Staying awake, keeping conscious at the computer table

wpid-6cc51c85-4319-489e-8352-fcd8b2117bfa.jpg

Yes, at the computer table – what are you doing lying like a beached whale on the sofa with your laptop on your belly, warmed by electricity?

There’s a will-protecting, computer-sleep prevention exercise you can do during the (annoying) 2-3 minutes your computer is booting up.

Imagine your intentions for this particular session. What do you intend to do and how long will you spend doing it?

Imagine it. Decide it. Commit in your will to your decisions.

Look away from the pc when you are doing this, close your eyes if it suits you; but don’t stare at the starting up screen.

You can be specific; finalise that article, send some tweets, respond to an email…
And you can choose more open-ended activities – do some web research into travel to France
But try to allocate time to the tasks.

Take command of the process.

You can imagine, even picture the tasks to be done, the clearer the better.

This is a kind of reverse version of Rudolf Steiner’s exercise “TheRuckschau”. We vision our intended actions forwards in time, and use the boot up time to consciously orient ourselves towards the time ahead.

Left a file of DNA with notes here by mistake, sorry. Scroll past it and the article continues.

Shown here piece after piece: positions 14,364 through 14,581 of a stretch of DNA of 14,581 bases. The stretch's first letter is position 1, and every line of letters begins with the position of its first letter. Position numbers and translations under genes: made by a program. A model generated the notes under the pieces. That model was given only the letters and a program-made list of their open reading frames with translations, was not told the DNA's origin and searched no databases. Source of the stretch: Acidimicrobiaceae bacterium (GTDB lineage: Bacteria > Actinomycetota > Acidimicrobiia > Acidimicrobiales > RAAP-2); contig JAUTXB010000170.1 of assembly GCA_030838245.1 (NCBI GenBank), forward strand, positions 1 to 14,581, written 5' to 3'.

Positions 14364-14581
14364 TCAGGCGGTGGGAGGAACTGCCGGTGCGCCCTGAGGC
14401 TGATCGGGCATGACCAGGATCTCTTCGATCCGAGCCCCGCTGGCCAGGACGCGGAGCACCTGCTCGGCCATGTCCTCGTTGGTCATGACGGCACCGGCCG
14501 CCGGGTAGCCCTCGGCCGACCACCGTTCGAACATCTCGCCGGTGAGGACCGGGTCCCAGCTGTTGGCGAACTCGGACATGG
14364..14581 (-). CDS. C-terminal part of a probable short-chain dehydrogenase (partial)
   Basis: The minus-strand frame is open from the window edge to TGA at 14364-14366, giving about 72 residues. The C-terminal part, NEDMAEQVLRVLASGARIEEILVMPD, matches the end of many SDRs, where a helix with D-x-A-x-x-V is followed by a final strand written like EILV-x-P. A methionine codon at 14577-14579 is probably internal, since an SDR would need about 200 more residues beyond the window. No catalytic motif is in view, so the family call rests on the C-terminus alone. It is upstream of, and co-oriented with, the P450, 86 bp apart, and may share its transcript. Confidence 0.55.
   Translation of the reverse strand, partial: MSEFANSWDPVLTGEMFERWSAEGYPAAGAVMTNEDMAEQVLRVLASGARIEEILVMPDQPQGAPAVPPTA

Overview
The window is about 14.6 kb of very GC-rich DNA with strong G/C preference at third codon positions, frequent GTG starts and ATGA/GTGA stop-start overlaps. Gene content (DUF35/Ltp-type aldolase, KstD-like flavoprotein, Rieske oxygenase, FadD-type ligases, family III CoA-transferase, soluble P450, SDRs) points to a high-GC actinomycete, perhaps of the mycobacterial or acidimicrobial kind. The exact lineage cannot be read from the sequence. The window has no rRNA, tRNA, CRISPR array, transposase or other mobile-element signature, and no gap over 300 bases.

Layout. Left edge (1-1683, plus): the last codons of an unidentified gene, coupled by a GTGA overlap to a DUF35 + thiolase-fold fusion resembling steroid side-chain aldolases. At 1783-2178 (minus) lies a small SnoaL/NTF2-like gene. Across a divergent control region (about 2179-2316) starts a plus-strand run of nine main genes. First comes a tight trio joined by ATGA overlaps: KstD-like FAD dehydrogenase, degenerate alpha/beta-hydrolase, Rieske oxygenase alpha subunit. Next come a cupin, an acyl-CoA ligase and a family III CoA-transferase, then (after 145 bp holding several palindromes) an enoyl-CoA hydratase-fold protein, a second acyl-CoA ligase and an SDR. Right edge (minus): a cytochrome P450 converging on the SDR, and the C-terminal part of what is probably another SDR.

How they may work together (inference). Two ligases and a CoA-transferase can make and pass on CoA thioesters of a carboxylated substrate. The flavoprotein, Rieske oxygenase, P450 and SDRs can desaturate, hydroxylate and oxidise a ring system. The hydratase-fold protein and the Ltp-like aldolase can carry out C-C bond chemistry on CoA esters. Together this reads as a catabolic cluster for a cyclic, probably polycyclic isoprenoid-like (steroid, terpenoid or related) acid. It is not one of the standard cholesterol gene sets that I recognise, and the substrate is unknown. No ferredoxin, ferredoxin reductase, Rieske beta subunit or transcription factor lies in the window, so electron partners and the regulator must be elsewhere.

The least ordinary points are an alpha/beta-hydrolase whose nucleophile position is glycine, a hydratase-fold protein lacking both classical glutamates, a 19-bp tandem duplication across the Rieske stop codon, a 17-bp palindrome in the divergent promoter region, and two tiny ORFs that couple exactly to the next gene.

This is sn attempt to avoid wandering, going off on tangents,sometimes called WILFing – “what was I looking for”? where our attention involuntarily wanders off, clicking links, and essentially becoming reactive: our own proactive will begin to sleep as we simply drift on the enticements of others’ online will output.

At the end of our computer time we can then undertake a more traditional “Ruckschau” where, as the pc shuts down, we look away and,for a few minutes, review our time in reverse order, picturing what we have achieved, how close it was to our original pictured and intended activities. If we “wilfed” we correct or adjust our picture and resolve to stay more awake next time – gently done, no emotional self-criticism.

So, there’s a danger that we sleep in a way when we use a PC – our will activity becomes reactive and a function, not of chosen need, but often by simply reacting to the most recent text or interesting link dumped in front of us.

Our behaviour becomes a function if the flow of technology delivered content, not content we have imagined and created ourselves.
The first part of the exercise is a kind of gentle ritual in strengthening consciousness, and opening up the process in a healthy way, the second part is a healthy closing of the process.

About Paul Levy

Paul is a writer, thinker, facilitator, theatre-maker, and conversifier. He is the author of the book, Digital Inferno.

Posted on February 28, 2011, in Key themes. Bookmark the permalink. Comments Off on Staying awake, keeping conscious at the computer table.

Comments are closed.

%d bloggers like this: